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Guest Markwell

A positive subject for once - Scouting

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Guest Markwell

My wife and I came up with an idea while trekking around the Southeast for a cache...

 

I know there's quite a few scouting people out there. Personally, I never got beyond Webloes because of lack of leaders.

 

I would think it would be VERY cool to be able to earn a Geocaching Patch - one that looks like the 4 square logo. Criteria could be 4 finds with one of them being a minimum of 3 terrain or difficulty.

 

Thoughts?

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Guest cache_ninja

there was a discussion on this subject awhile back on the GEO e-mail list when another person suggested this very same thing. Ultimately, Jeremy made some sort of statement that there would be no "official" relationship with the boyscouts and geocaching.com etc. Obviously, the boy scouts are free to do whatever they want, enjoy geocaching, organize events and such.

And they should be encouraged to do so.

 

People like myself felt that an "official" relationship with the boy scouts would in some ways condone their policies, specifically concerning discrimination based on sexual preference, which I personally find objectionable, as do many others. It should be noted that many people chimed in and disagreed. I do beleive the scouts do a lot of great things, but since this policy has come to light, many people do not wish to support them in any way, including myself...

 

I don't beleive Jeremy owns a copyright to the word "geocaching" so i suppose the scouts are free to create whatever badge they want, but quite many people do not wish to have any official association between them and geocaching.com...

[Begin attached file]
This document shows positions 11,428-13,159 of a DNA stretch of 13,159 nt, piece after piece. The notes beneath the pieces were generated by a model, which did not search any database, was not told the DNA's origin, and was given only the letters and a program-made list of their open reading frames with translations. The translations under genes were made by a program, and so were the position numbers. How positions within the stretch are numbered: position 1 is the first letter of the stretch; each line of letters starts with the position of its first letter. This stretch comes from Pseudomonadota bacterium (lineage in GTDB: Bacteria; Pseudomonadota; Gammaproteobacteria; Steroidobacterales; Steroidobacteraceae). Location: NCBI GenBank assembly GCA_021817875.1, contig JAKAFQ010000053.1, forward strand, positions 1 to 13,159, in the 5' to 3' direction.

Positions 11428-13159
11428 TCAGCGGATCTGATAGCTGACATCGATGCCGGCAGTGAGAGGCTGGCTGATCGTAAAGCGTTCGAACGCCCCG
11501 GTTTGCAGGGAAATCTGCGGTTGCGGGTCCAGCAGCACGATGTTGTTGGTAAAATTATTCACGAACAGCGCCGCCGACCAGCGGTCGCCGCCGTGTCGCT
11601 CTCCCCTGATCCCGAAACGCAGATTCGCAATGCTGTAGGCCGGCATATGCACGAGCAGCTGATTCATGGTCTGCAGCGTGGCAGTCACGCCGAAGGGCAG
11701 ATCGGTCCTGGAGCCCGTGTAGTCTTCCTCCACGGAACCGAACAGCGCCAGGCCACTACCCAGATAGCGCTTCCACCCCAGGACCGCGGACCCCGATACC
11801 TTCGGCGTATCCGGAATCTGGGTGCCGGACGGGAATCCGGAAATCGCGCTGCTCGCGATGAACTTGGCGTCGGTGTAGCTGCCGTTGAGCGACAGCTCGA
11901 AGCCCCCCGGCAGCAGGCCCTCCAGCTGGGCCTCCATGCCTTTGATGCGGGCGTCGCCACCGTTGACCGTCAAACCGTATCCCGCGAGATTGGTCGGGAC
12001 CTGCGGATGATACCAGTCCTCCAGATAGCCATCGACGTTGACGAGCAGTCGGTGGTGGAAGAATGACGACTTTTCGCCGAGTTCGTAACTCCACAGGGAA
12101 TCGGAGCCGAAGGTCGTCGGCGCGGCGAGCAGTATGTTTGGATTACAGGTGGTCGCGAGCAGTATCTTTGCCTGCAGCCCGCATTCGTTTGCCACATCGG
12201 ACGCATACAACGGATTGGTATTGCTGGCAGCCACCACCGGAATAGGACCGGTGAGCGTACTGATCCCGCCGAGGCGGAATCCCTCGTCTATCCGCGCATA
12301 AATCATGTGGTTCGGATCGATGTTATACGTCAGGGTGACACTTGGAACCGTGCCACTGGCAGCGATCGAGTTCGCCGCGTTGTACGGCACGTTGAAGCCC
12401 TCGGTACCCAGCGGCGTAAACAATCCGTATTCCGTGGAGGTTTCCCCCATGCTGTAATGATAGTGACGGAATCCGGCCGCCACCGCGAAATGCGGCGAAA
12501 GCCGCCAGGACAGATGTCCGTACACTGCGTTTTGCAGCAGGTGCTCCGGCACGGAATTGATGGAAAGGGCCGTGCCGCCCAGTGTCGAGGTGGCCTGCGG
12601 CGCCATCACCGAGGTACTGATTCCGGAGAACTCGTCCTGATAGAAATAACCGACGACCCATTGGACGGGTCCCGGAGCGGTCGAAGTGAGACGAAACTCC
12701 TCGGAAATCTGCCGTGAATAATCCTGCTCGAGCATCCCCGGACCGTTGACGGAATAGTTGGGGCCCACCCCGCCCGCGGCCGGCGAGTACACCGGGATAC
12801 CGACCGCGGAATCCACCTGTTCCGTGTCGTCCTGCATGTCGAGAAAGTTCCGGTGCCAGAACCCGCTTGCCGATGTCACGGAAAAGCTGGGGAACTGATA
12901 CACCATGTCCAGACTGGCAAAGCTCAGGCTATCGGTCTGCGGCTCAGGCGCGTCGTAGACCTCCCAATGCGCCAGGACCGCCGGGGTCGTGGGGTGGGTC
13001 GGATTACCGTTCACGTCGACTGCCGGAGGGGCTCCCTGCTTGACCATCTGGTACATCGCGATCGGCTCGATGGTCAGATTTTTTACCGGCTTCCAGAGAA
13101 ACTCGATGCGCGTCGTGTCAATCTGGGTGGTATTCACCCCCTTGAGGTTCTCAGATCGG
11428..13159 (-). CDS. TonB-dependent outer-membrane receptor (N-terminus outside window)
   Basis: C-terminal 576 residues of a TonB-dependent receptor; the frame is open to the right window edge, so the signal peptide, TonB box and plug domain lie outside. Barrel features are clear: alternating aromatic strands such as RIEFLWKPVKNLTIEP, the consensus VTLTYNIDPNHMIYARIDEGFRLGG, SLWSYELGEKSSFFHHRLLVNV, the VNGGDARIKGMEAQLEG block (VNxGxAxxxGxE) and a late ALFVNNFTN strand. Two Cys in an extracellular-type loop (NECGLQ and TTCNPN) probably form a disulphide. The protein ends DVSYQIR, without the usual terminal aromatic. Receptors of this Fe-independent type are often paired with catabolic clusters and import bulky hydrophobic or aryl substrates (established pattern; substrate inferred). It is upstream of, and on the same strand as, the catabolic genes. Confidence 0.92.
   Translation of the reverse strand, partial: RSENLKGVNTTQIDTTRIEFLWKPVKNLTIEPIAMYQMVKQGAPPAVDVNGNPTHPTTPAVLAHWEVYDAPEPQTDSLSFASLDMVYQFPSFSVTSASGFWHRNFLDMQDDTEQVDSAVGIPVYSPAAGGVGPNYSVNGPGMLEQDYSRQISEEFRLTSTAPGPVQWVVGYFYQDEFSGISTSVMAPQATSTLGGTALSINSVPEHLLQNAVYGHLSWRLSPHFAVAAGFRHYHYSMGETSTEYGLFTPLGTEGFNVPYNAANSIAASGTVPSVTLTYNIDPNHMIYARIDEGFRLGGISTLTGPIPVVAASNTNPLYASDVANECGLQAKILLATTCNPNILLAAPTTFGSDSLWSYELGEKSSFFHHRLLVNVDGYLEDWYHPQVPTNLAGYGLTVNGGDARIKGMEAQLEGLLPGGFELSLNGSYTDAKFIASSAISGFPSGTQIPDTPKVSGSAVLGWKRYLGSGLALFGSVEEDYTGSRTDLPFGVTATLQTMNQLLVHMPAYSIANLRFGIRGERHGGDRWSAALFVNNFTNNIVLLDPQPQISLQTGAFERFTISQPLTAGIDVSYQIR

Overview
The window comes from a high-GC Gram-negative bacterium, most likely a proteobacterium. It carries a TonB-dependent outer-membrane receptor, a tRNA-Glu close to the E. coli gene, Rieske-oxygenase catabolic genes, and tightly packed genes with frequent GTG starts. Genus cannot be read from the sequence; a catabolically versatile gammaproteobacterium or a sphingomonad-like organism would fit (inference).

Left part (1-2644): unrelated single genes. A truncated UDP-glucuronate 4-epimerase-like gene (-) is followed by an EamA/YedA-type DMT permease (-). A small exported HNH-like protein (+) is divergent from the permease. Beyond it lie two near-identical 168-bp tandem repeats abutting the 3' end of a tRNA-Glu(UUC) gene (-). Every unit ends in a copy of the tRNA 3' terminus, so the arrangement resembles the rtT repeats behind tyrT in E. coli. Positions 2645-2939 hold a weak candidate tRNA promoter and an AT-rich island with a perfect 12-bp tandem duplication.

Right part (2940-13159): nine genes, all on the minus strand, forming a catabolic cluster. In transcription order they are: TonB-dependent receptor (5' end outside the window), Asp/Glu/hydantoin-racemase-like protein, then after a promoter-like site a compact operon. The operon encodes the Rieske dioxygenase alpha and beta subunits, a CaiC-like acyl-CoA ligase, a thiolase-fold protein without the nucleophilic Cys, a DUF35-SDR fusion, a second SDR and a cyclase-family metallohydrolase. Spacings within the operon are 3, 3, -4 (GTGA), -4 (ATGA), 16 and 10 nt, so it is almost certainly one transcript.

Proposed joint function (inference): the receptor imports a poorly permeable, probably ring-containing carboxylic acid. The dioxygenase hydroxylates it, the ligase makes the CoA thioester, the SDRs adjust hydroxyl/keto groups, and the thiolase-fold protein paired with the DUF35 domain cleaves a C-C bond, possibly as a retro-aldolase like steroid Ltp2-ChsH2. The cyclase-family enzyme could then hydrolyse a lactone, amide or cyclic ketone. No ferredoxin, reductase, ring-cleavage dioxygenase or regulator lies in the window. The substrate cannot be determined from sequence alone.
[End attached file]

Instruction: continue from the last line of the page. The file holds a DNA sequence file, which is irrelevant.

take care

c/n

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Guest jeremy

Yes. A navigation patch where you learn how to use a gps unit would be a nice thing (I think the orienteering patch fits the bill). It could be one optional requirement to achieve the merit badge.

 

Having a geocaching merit badge would be inappropriate in my opinion. It's a game or exercise boy scouts or whoever can use, but doesn't really require it's own badge.

 

Jeremy

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Guest makaio

There are already some scout troops who do geocaching as a group event (one I'm aware of is in AZ). I'm told they apparently already have a GPS badge to go along with the Compass badge, and use geocaching as a tool to earn the GPS badge. Unsure how much truth there is to this, as it simply secondhand information on my part.

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Guest bob_renner

The Venture program (for older scouts) has a Ranger award with one requirement on land navigation. I believe one of the items in that is to show that you know how to use a GPSR by setting a waypoint and being able to navigate to it.

 

In the troop I'm associated with, we use it as a aid to teaching basic navigation. We still have maps and compasses but use the GPSR to show where we are and where we have been. We also use geocaching as a fun activity on outings.

 

Bob

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Guest Markwell